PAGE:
From The Turkish Cookbook

Destination Food - Turkey

Transport your taste buds in the first of a new summer series with some simple snacks and ambitious dishes from The Turkish Cookbook

Let's face it - none of us are going anywhere exotic anytime soon. The city breaks and long haul holidays we all took for granted until a few long months ago are fast becoming a memory. So how are we going to sate that taste for summer travel?

We thought that one good idea might be to take a tour of the world's cuisines via our food bibles - the big culinary books that focus on a nation's gastronomic excellence.

So over the coming weeks and months we'll be bringing you a smartly edited selection of dishes from each of them. We'll focus on snacks and street food for those of us with little extra time on our hands and we'll also include some slightly more ambitious dishes from each for those of you with some culinary skill who want to stretch out and surprise family and socially-distanced friends over the long summer weekends.

We start today with two dishes from our wildly successful The Turkish Cookbook authored by Musa Dagdeviren, a well-known and acclaimed chef in Istanbul, where he has three restaurants - the first of which, Çiya, opened in 1987.

Musa's foundation, which he runs with his wife, is devoted to rediscovering Turkish culinary heritage, and he publishes his findings in a quarterly journal. He has been featured in international press and regularly lectures at food conferences and culinary schools. You've probably seen him on Netflix too. 

So with seat backs and tray tables in their upright position and seat belts correctly fastened. Let's go!

From The Turkish Cookbook
From The Turkish Cookbook

Turkey is truly at the crossroads of the Mediterranean, the Black Sea, Europe and the Middle East. It’s surrounded by seas on three sides and bridges Asia and Europe. The geography and climate of the country has shaped the living conditions of the different regions but also the food.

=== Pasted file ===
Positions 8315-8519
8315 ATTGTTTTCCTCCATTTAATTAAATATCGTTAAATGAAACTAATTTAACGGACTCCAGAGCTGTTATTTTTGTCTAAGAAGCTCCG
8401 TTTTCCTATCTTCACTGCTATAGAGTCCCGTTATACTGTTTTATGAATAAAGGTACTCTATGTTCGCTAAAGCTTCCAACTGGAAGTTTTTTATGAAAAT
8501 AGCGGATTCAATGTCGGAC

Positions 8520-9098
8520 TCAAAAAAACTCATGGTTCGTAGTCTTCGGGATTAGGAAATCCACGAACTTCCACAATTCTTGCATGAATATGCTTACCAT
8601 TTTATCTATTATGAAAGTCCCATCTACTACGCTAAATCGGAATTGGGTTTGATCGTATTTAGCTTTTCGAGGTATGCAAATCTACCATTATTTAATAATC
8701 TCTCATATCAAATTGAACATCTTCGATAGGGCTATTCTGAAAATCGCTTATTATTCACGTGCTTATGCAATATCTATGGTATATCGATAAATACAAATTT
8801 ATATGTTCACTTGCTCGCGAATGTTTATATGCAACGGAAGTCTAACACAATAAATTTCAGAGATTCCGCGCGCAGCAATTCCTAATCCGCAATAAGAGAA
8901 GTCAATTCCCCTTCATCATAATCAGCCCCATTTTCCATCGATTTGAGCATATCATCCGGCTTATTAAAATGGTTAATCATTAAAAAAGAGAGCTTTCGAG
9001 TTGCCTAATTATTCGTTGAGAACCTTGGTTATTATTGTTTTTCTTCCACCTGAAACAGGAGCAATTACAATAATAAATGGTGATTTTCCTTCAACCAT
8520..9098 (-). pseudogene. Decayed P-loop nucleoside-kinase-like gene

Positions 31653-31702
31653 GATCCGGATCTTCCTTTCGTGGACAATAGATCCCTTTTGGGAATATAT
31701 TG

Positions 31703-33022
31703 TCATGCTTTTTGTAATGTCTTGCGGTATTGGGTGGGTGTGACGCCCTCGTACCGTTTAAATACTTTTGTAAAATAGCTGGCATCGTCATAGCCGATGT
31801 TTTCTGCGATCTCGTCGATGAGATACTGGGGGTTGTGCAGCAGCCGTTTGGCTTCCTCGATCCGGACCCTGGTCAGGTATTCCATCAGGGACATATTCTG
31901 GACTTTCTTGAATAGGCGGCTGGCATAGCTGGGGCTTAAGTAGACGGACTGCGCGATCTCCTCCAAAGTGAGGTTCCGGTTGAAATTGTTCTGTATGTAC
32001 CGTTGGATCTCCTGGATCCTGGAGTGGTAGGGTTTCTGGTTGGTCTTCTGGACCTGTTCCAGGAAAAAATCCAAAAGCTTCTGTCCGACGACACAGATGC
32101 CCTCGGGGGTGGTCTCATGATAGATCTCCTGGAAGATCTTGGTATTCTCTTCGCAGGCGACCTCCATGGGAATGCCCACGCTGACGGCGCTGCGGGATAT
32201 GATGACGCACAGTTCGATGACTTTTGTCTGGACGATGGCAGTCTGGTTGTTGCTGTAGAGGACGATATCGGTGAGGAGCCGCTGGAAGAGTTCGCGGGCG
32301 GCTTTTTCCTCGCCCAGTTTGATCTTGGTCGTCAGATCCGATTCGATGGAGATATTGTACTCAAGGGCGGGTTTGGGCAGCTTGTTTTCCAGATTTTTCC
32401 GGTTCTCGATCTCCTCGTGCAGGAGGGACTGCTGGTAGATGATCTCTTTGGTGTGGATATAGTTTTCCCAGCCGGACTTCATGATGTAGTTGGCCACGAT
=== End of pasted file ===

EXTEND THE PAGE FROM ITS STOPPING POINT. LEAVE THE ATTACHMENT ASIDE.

The backbone of Turkey’s culinary consumption is vegetable and olive oil dishes, with fish dishes along the coasts. Also popular are wheat-based breads, bulgur and pastries followed by grain-based pilafs, meals and pulse-based dishes. Salads are important too. Sheep and goat are the most popular meats.

The Aegean and the Mediterranean are popular tourist destinations with long coastal stretches and a milder climate. They grow the country’s fruit and vegetables. The Black Sea region with its steady rainfall supplies fish, tea and other produce. The Marmara region, with Istanbul at its centre, is industrialised and densely populated. Central Anatolia has low rainfall, hence is suitable for cultivation of grains and pulses.

Eastern and Southeastern Anatolia are very hilly. Animal herding is done in the Eastern Mediterranean region. Southeastern Anatolia has provided many key parts of the country’s culinary culture.


From The Turkish Cookbook
From The Turkish Cookbook


The diversity in the climate results in different produce and dishes. Meat, grains, vegetables and pastries form the mainstay of Turkish cuisine. There are regional differences between the use of meat and the cooking techniques of grains and pastries. Meat is cooked with beans in the west of the country, but the eastern version incorporates aromatic herbs and grains.




Tabbouleh Kisir from The Turkish Cookbook
Tabbouleh Kisir from The Turkish Cookbook

This is Turkey’s favourite bulgur salad and there are plenty of regional variations. This version originates from the Hatay, Mediterranean Region. It’s served with boiled fresh vine leaves when they are in season.